As a general rule of thumb, should people with ADD go on their own? I am trying hard at my third thing in three years and I am finding that I still make a lot of mistakes. It gets to a point where I space out and lose time. I try focusing and buckling down, but things still go bad.
I moved to Spain with my parents when I was 11.
I have severe ADHD and dyslexia.
I didn’t finish high-school.
I opened a bar when I was 22 years old, and lost a ridiculous amount of money before it closed a year later.
I started a software company with a friend of mine. I got tired of the friend and soon got tired of the company.
I started doing freelance work in “online marketing” very generally. Did some work with some local fashion boutiques to get them online. I learned a lot, but I felt I was being dishonest with my clients and not delivering the results they needed.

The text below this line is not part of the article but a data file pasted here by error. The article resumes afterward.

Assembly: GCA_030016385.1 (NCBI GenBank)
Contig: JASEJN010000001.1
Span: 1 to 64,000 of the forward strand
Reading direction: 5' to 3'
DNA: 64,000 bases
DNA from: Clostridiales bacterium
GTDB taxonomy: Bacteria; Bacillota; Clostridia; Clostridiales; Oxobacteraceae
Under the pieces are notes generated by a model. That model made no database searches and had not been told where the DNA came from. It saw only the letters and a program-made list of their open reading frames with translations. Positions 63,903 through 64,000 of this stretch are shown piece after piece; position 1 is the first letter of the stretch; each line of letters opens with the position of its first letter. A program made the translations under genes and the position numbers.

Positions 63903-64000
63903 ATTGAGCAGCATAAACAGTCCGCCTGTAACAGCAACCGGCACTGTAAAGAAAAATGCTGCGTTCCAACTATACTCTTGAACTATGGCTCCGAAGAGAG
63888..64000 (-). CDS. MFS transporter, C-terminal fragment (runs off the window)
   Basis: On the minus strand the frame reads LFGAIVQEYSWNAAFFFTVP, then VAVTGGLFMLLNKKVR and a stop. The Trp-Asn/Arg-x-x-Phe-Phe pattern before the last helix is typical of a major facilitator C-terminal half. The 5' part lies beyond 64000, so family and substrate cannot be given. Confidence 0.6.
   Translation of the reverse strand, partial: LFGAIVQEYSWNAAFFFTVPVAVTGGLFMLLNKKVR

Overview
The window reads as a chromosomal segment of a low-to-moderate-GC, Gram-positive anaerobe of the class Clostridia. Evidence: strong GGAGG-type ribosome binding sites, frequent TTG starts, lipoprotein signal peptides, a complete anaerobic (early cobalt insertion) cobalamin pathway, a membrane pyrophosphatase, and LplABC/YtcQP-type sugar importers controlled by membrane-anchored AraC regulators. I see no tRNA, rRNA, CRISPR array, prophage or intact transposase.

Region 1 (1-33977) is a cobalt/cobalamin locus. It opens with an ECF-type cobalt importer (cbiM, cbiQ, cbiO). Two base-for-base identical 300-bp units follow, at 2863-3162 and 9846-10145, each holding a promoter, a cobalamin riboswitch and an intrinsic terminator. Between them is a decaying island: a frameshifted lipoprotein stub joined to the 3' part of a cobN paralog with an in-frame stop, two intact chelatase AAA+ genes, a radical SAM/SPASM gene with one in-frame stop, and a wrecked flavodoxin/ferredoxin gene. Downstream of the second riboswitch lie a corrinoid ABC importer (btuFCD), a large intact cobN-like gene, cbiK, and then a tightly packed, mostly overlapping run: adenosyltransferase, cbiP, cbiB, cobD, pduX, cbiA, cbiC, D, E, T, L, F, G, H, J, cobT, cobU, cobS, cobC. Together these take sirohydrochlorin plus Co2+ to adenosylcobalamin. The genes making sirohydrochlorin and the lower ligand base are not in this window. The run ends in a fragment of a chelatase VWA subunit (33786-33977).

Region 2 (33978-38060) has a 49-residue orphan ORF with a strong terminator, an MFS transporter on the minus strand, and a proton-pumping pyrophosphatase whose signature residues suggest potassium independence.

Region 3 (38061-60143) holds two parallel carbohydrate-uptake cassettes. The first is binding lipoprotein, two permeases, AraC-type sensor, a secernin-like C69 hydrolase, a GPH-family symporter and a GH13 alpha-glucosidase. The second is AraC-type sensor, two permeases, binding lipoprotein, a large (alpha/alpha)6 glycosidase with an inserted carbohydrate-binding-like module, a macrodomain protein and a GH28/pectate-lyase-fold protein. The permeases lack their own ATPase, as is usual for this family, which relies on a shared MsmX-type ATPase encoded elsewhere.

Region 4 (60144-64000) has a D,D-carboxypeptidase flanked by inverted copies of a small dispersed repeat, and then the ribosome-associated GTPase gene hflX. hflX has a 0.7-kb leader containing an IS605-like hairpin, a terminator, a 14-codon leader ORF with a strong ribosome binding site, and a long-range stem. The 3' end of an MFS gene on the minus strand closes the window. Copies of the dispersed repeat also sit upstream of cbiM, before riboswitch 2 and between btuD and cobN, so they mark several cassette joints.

I decided I ought to go back to work, that I still lack a lot of experience and discipline and might be able to get this by working with more seasoned startupeers.
I joined a start-up that dealt with online fashion sales. I was fired after one month. They said they couldn’t afford me, and that I’d oversold myself.
I joined another start-up and got fired.
I find myself losing faith in myself, not sure what I’m doing wrong. I’ve often times when reading your blog feel like your brutal honesty and ability to cut through the bullshit is something that would help me out. I feel that I am very strong at some things (thinking outside the box, risk taking, sales, schmoozing) but really bad at other things (planning, “sticking with it”, networking with people I don’t automatically like).
In my heart what I want to do and be is an entrepreneur. I enjoy the thrill of creating something from nothing. But I don’t really have an “idea” now. My family urges me to keep looking for a job, even if it is one I’m not too excited about.
I feel like I’m at a crossroads, and that if I compromise now I’ll lose something intangible.
I haven’t felt this lost and directionless in probably at least a decade, and I think I’m at the point where I could benefit from your advice.